Comment 6 Bjørn Mork 2011-10-29 07:38:50 UTC
Hello, I am seeing the exact same issue as the original reporter and am watching this bug for that reason.  I just didn't think I had any more useful information to offer.  A few of my most recent log messages:

Oct 27 13:04:54 canardo spamc[7031]: failed sanity check, 701458 bytes claimed, 163770 bytes seen
Oct 27 13:57:12 canardo spamc[9586]: failed sanity check, 4526382 bytes claimed, 163769 bytes seen
Oct 27 20:14:26 canardo spamc[27097]: failed sanity check, 195214 bytes claimed, 163769 bytes seen
Oct 28 09:15:23 canardo spamc[29946]: failed sanity check, 241547 bytes claimed, 163769 bytes seen
Oct 28 10:17:39 canardo spamc[32734]: failed sanity check, 426548 bytes claimed, 163769 bytes seen
Oct 28 10:27:31 canardo spamc[755]: failed sanity check, 521802 bytes claimed, 163769 bytes seen
Oct 28 11:10:52 canardo spamc[2872]: failed sanity check, 279988 bytes claimed, 163770 bytes seen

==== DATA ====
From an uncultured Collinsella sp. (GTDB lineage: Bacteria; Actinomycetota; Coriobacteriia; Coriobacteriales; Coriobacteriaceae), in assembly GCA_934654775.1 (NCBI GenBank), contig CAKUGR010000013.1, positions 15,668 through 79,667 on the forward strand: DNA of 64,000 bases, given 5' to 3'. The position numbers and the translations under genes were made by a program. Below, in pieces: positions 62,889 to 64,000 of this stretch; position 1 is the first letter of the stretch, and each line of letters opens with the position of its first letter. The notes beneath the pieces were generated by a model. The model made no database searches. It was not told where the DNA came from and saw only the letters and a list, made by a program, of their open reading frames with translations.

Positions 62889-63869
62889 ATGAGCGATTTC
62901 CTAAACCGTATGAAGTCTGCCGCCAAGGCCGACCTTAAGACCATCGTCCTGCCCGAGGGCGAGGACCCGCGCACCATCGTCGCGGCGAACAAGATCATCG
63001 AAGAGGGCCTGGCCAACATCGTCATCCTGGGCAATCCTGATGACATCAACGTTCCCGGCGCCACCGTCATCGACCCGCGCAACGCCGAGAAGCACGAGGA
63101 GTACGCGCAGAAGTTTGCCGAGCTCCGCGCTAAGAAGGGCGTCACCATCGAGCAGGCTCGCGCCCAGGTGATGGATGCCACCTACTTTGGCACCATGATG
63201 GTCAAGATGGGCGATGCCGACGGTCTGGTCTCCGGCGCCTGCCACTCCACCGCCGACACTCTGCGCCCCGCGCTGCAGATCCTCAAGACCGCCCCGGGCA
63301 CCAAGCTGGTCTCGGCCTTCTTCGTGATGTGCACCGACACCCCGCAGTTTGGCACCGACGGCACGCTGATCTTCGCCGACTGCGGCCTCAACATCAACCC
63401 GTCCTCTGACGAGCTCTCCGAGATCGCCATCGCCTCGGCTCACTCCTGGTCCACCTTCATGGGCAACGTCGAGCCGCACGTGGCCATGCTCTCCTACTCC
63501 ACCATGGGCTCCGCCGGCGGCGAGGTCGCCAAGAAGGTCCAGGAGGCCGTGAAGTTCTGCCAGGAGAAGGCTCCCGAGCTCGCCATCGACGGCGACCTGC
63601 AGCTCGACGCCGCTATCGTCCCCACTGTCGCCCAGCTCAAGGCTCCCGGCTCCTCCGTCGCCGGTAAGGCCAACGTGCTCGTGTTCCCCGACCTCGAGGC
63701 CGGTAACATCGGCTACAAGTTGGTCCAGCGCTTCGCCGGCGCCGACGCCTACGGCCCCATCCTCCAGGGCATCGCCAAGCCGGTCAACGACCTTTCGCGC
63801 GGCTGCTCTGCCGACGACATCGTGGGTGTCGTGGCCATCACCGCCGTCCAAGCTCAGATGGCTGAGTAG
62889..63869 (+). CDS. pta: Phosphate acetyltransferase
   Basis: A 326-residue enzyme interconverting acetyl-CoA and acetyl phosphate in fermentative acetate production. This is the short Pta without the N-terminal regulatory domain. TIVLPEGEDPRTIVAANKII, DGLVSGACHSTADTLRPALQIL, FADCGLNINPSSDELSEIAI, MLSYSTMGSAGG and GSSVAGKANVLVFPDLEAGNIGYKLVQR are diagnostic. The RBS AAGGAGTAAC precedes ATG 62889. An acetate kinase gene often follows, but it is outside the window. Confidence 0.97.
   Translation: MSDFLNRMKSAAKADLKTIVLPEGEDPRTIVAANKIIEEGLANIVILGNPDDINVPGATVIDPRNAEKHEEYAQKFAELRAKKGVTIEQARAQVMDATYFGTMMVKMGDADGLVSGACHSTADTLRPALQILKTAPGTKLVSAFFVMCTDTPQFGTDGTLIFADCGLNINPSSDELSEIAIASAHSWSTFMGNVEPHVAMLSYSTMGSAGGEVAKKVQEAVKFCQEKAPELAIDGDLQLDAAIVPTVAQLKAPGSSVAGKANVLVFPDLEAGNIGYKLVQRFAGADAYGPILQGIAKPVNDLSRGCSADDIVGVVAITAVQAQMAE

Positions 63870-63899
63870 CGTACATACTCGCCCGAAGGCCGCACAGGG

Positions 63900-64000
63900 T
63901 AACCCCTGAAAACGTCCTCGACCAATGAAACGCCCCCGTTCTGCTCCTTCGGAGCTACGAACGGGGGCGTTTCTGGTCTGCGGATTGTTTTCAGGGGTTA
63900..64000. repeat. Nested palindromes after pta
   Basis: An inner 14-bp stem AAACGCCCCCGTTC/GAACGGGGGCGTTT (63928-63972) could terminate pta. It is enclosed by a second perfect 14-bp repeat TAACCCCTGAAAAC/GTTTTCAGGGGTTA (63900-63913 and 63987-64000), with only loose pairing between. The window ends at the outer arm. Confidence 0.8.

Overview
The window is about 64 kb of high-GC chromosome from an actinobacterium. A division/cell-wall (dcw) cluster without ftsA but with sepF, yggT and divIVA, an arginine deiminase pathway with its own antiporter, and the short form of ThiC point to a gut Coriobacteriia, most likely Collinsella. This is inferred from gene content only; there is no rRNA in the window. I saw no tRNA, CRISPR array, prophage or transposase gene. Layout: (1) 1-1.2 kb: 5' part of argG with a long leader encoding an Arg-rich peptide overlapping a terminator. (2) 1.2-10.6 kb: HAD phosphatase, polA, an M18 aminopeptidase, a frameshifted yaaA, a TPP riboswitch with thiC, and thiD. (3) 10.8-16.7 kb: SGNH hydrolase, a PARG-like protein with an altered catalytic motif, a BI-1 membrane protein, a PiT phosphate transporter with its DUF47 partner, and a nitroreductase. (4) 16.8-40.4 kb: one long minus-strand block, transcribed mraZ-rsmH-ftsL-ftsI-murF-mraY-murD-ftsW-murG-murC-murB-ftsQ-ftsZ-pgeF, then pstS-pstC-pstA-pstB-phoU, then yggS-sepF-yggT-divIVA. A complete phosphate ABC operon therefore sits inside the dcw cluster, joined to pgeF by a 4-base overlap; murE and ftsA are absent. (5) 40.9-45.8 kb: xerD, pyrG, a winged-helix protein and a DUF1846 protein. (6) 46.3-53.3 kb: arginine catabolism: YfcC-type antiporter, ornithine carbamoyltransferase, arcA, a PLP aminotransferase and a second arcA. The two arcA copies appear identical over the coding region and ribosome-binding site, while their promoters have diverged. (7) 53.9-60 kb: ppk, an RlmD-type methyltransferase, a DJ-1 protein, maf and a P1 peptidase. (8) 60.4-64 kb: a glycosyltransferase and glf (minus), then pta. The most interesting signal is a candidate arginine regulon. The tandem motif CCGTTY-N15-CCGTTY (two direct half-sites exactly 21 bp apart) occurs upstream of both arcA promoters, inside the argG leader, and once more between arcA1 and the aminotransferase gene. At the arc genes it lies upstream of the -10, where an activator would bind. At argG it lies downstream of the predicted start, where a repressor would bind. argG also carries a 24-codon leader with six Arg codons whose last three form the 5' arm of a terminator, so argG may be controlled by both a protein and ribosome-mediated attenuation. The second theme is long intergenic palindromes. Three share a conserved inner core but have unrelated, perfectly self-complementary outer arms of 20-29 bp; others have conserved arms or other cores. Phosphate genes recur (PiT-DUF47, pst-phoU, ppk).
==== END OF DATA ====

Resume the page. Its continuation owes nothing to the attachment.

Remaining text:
Oct 28 18:09:29 canardo spamc[23848]: failed sanity check, 1537235 bytes claimed, 163768 bytes seen

As the original reporter, I am also using SSL between spamc and spamd, and my gut feeling tells me that this may be related to the problem.  As the OR says:  That is probably the only  non-standard setting we use.  

My spamd command line is (with somewhat modified addresses)
/usr/sbin/spamd --username=spamd --max-children 15 --helper-home-dir --allow-tell --nouser-config --sql-config -i -A,, --ssl -d --pidfile=/var/run/spamd/spamd.pid

Comment 7 Kevin A. McGrail 2011-10-29 13:23:47 UTC
(In reply to comment #6)
> Hello, I am seeing the exact same issue as the original reporter and am